January 4, 2017
ITEM FILE PHOTO
The Centre Farm property, pictured, is going up for sale.
By LEAH DEARBORN
LYNNFIELD — After months of waiting, the historic Centre Farm property is going up for sale.
Philip Crawford, chairman of the Board of Selectmen, said a request for proposal (RFP) will go out on the 567 Main St. property later this week, initiating bidding solicitations.
Crawford said the Massachusetts Historical Commission (MHC) recently approved the revised ownership restriction guidelines submitted by the town.
Town Counsel Thomas Mullen said at a selectmen meeting in late November that the town was waiting on the approval of a more comprehensive draft of restrictions that were sent to MHC with an inventory of the property and photos.
Mullen said the initial restrictions attempted to make the property as salable as possible while still preserving the distinguishing features of the building.
MHC sent back the draft and “insisted on their terminology and nothing but,” said Mullen.
The 7,167-square-foot home, built in 1785, was purchased by the town for $1.4 million in 2014 to prevent its possible destruction by developers.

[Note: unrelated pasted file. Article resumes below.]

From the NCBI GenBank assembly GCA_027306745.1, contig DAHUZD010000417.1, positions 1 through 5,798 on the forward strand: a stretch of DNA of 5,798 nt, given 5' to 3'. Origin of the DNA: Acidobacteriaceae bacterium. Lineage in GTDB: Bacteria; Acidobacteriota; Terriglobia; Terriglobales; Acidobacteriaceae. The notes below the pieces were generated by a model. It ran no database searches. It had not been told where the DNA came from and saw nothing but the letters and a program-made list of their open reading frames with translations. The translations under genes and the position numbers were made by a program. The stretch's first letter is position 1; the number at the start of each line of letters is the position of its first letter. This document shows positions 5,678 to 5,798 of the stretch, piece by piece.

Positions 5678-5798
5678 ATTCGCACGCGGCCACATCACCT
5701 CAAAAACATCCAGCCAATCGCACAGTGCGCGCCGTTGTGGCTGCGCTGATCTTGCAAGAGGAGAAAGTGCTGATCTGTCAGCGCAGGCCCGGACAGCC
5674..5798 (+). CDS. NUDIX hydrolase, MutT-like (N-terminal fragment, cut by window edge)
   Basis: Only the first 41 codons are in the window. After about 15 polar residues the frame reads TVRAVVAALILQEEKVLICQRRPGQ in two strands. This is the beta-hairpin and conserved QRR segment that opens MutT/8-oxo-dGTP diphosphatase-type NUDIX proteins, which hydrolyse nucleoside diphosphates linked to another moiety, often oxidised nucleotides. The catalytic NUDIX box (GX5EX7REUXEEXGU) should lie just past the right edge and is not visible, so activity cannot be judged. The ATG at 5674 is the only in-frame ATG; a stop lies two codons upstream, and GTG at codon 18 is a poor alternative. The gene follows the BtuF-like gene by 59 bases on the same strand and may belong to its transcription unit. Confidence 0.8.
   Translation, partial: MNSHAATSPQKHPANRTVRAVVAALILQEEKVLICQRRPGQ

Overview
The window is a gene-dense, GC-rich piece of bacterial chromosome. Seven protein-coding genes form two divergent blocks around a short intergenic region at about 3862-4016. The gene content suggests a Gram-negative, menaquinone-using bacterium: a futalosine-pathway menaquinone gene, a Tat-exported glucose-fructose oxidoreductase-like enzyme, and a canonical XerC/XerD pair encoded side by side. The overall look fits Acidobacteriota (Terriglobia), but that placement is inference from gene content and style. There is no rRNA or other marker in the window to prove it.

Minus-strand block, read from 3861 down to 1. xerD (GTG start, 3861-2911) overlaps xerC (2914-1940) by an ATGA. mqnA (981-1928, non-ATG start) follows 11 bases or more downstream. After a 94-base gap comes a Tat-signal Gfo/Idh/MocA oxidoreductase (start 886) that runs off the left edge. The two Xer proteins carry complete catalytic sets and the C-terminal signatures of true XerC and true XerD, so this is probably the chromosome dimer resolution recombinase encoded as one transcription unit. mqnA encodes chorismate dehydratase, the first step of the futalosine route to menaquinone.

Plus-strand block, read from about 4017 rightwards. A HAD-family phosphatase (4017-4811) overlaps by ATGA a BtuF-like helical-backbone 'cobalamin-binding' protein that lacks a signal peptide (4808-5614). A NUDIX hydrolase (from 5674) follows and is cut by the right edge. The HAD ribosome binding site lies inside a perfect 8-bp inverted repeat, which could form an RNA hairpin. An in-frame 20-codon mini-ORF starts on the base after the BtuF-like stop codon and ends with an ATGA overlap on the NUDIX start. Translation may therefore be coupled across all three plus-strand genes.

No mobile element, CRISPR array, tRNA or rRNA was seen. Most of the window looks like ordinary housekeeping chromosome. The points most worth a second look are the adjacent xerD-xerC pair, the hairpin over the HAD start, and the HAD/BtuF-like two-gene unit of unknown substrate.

“It was a wonderful thing to see the town come forward,” said Steve Todisco, chairman of the Lynnfield Historical Commission. “A lot of people really cared.”
Todisco said a number of residents in town have already expressed an interest in purchasing the property.
He said that once a buyer is selected, the commission will have 30 days to remove a painted mural from the kitchen walls of the house.
“It’s not a masterpiece, but it depicts the time period,” said Todisco. “If you wanted to modernize the house, I don’t think it would fit in very well.”
After going back and forth on whether the mural should remain in the home, Todisco said the commission decided it would be best if it was carefully removed and displayed in a public space.
“What else are we going to do, knock on the door every year and ask how the mural is doing?” said Todisco, who added that the commission is anxious to have new, responsible residents take over the house.
He said that having Market Street for commercial development gives the town an opportunity to concentrate on preserving its historic center.
Town Administrator James M. Boudreau said in October that the minimum bid for Centre Farm is set at $900,000.
Leah Dearborn can be reached at firstname.lastname@example.org.